• “We know from international examples like the German coal industry that this can work. But the Morrison Government is unwilling to lift a finger to help workers in the energy sector.
  • “We need to change the rules for workers facing an uncertain future in the energy sector. We can ensure that there will be jobs in the future for these workers but the Morrison Government is to captive to the radicals in its ranks to help Australian workers.”

Queensland Land Clearance Frenzy

If a tree falls in the Queensland outback during an election, does any voter care? If you happen to be a besieged koala, you’d definitely hope so.

Queensland farmers suspected to have defied tree clearing controls in 'deforestation frenzy'

With the Queensland election upon us, it has become clear that the rights and wrongs of clearing Queensland’s forests and woodlands have been a polarising issue with all major players releasing dramatically different policies.

The scene was set for this debate when, only weeks before the election, shocking new independent data was released that showed that 400,000 hectares of bush were cleared in Queensland during the year 2015–16.

This is the equivalent to a Gabba cricket pitch-sized area of forest cleared every three minutes every day, all year. Experts from WWF Australia have estimated that 45 million animals were killed as a result of the clearing in 2015through 2016 alone.

Last week it was also revealed that an astounding 945,755 hectares of bush have been targeted, between 20 July 2016 to 30 September 2017, for clearing following a detailed analysis of notifications from landholders received by the Queensland government.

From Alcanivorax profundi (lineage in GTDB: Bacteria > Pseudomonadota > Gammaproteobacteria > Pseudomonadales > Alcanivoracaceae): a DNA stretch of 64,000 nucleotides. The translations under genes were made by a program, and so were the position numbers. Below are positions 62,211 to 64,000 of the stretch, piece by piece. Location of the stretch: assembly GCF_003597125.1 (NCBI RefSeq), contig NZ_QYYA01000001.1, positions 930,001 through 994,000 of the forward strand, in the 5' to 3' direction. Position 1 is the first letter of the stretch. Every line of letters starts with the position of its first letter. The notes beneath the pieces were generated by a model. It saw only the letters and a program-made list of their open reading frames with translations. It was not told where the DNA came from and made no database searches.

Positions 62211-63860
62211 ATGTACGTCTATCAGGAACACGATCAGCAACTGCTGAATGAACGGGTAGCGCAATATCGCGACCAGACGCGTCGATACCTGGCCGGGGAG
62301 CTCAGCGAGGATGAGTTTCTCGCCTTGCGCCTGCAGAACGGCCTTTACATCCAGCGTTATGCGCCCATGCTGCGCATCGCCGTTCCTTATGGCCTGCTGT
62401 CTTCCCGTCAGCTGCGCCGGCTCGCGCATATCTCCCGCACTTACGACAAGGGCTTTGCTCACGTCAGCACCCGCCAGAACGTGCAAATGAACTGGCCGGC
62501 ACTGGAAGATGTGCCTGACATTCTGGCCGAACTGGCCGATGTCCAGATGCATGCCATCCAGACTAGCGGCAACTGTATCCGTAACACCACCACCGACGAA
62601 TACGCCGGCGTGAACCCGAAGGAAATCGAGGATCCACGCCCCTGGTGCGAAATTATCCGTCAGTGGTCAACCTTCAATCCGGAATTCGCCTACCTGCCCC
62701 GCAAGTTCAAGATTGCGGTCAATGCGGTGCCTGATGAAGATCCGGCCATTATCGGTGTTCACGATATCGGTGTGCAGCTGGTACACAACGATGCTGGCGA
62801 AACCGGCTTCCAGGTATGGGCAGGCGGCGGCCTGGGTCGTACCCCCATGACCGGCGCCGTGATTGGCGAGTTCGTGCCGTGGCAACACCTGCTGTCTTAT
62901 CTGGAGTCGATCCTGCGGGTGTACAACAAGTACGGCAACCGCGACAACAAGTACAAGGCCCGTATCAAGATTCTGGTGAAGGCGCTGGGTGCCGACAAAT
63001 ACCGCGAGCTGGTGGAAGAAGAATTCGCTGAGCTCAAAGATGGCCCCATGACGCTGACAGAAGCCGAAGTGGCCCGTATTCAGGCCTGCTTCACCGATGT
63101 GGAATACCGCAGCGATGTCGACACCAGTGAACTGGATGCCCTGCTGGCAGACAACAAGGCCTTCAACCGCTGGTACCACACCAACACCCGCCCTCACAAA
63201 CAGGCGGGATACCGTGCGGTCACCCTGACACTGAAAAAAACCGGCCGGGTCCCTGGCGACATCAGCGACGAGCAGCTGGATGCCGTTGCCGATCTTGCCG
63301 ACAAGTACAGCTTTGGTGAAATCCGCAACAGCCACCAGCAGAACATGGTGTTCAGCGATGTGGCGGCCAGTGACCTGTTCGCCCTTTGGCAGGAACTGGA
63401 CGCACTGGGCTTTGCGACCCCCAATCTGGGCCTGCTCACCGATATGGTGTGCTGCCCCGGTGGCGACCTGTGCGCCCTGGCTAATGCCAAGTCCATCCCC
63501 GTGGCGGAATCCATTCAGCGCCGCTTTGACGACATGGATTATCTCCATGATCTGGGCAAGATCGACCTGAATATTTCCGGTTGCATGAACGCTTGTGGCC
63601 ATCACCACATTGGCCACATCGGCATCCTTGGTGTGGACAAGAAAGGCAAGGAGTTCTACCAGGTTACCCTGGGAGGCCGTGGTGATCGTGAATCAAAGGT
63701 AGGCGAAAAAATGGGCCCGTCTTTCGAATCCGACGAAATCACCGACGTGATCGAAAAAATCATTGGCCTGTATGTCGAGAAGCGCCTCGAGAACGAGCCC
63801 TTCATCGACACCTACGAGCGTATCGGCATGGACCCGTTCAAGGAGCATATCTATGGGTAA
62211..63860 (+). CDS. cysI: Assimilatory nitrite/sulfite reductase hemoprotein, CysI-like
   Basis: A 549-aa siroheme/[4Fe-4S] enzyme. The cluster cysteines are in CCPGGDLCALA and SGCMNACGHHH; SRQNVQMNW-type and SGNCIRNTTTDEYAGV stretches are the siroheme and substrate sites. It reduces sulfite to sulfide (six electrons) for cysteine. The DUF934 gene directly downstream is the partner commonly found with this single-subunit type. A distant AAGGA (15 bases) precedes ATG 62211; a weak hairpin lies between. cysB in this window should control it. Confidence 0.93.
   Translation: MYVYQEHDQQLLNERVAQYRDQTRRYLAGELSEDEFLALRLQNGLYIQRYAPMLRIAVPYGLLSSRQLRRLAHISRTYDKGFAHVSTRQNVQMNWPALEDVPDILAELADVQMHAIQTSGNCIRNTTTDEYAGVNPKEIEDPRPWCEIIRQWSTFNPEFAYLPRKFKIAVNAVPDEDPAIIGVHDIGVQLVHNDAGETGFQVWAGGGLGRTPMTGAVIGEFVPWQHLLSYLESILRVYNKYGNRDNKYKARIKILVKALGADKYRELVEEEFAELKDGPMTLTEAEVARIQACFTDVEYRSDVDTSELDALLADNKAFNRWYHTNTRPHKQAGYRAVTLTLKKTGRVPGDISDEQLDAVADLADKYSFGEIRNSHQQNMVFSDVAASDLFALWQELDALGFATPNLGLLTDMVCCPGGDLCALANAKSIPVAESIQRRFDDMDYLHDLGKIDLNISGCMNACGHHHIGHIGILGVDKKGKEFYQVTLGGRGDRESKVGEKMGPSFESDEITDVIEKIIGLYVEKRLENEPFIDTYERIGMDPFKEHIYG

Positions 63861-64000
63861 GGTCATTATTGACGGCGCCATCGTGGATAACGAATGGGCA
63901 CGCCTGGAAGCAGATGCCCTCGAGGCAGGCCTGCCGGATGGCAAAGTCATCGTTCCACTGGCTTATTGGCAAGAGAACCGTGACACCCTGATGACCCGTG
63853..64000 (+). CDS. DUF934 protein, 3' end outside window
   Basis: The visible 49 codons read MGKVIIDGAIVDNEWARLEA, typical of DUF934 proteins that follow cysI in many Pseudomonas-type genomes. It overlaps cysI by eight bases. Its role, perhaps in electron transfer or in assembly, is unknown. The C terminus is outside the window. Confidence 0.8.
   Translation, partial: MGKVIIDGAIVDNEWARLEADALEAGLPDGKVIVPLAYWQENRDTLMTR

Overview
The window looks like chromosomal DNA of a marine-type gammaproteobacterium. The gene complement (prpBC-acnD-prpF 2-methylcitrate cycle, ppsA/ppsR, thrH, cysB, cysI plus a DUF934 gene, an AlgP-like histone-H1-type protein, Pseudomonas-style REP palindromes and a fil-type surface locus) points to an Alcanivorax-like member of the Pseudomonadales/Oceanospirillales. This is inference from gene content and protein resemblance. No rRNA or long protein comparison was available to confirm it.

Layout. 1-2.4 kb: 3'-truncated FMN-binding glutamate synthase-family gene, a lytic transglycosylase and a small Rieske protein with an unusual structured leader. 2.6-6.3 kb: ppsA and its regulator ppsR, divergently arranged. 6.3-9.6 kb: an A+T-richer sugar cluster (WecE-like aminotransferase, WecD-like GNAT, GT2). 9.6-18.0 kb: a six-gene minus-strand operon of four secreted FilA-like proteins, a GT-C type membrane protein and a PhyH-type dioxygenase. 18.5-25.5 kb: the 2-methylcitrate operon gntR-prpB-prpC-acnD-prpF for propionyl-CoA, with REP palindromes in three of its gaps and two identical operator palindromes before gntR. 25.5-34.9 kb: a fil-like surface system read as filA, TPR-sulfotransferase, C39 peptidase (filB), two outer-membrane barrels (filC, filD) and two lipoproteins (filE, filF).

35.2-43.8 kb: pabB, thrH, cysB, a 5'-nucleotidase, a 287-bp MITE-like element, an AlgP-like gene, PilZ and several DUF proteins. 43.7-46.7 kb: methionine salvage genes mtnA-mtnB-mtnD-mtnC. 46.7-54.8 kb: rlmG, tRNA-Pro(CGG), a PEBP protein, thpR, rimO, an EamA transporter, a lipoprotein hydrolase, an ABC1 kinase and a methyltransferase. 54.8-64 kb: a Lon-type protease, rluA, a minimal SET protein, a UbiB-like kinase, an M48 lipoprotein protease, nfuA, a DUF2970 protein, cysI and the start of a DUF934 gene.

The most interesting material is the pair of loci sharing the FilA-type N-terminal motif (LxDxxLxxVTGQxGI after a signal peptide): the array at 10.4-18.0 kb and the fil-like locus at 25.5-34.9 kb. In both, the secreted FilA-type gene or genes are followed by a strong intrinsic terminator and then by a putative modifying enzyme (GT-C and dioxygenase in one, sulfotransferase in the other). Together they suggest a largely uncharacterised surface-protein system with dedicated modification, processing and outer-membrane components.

This onslaught was triggered by changes made to the previously stringent vegetation management laws by the Newman government in 2013. These changes were made at the urging of Agforce, the peak agricultural and beef industry lobby group.

The Palaszczuk government attempted to rein in the worst of the clearing last year but its attempts at reform were torpedoed by the combined opposition of the LNP and the crossbenches.

Given this form, it is not surprising that again Labor has put a big ticket policy on the table for the consideration of voters.

Released only a day after the remarkable Adani policy backflip, the Labor policy is built on two foundations. The first is to stop the actual clearing of high conservation value forests and woodlands and the second is to invest $500m in a fund that will encourage farmers and other landholders to both protect and also replant forests to gain financial benefits through carbon farming.

The latter initiative is in fact consistent with, and complementary to, the Turnbull government’s $2bn emission reductions fund, which has seen farmers funded to keep their trees to help reduce Australia’s greenhouse gas emissions.